Publication in: Spring 2023 Issue

Ambrosia Beetle Diversity, Vector Potential and Response to Solarization Treatments Associated with Sassafras Trees Killed by Laurel Wilt
Riney Woodbridge
Environmental Studies
Faculty Mentor(s):
Albert Mayfield and Irene Rossell
Abstract / Summary:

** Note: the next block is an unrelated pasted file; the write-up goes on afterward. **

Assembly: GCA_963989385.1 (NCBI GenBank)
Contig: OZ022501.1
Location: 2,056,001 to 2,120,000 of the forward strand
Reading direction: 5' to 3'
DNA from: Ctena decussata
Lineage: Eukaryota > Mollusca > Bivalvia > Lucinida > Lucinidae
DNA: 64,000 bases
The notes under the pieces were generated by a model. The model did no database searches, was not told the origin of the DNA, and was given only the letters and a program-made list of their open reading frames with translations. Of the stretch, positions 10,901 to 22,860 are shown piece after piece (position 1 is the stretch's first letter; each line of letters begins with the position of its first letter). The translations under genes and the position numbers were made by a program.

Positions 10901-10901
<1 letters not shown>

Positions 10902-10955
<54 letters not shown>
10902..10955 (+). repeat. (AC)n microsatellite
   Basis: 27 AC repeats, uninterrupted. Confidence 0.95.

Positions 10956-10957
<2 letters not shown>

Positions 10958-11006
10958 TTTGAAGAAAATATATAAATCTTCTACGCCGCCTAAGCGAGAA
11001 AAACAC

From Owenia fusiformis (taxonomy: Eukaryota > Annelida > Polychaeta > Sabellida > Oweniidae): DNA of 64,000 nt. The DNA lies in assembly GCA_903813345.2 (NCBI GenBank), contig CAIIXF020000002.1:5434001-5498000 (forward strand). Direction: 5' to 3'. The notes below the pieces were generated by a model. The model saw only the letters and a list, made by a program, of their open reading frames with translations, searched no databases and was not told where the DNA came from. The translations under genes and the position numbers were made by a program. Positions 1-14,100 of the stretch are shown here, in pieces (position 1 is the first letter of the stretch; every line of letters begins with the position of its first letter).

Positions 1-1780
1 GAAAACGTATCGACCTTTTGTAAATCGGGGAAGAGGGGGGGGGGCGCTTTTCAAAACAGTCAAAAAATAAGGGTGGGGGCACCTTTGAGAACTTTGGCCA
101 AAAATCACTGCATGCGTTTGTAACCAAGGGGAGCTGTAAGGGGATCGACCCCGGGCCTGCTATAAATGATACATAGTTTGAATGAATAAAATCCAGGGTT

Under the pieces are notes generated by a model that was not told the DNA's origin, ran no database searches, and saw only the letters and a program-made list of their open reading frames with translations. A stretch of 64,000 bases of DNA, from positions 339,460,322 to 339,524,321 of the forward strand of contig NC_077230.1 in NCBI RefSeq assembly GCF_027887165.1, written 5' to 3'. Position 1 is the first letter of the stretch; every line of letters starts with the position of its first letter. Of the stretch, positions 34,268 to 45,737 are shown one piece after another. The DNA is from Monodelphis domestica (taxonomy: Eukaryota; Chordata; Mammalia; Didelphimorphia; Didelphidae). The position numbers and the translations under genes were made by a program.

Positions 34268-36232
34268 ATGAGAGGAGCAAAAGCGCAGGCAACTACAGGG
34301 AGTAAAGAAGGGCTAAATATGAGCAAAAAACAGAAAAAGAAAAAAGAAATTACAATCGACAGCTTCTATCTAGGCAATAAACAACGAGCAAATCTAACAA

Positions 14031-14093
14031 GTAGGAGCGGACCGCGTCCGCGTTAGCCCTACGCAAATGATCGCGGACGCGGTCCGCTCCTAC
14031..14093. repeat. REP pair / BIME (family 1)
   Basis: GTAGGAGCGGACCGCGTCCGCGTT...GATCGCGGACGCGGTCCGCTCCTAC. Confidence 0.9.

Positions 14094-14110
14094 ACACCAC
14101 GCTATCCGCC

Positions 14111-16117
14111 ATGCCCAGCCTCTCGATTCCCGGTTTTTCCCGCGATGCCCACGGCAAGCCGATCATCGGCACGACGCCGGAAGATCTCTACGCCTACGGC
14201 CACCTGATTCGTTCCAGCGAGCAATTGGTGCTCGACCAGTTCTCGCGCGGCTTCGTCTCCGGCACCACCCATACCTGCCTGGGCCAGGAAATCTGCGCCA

Laurel wilt is a plant disease caused by the fungus Harringtonia lauricola and vectored by the invasive red bay ambrosia beetle (Xyleborus glabaratus),. Laurel wilt affects trees in the Lauraceae family and has caused extensive mortality of redbay (Persea borbonia), forests in the southeastern US. The disease is currently spreading north on sassafras (Sassafras albidum),, which is also in the Lauraceae family. Other species of ambrosia beetles colonize dead host trees and are able to carry the H. lauricola fungus. My study investigated the presence of ambrosia beetles and H. lauricola in sassafras trees in an area recently infected with laurel wilt. I also evaluated the use of solarization (covering infested material with plastic sheeting to kill insects and pathogens with heat),, as a potential method for sanitizing infested sassafras. Emerging ambrosia beetles were collected from felled sassafras trees killed by laurel wilt. The diversity of beetle communities found within sassafras trees was compared to that captured in funnel traps, and live beetles that emerged from sassafras logs were tested for H. lauricola. To evaluate solarization, infested material was wrapped in plastic sheeting and left in the sun. After one month, beetle emergence from solarized logs was compared to emergence from controls. We did not recover any redbay ambrosia beetles in funnel traps or within felled trees. The overall ambrosia beetle community in sassafras logs was more diverse than in funnel traps, but seasonality is likely a key factor in this finding. The pathogen H. lauricola was recovered from several ambrosia beetle species, including species not previously documented as carrying the fungus. Solarization reduced beetle emergence, but not significantly. Improvements on methodology are discussed as a way to further evaluate solarization as a viable method for sanitization.
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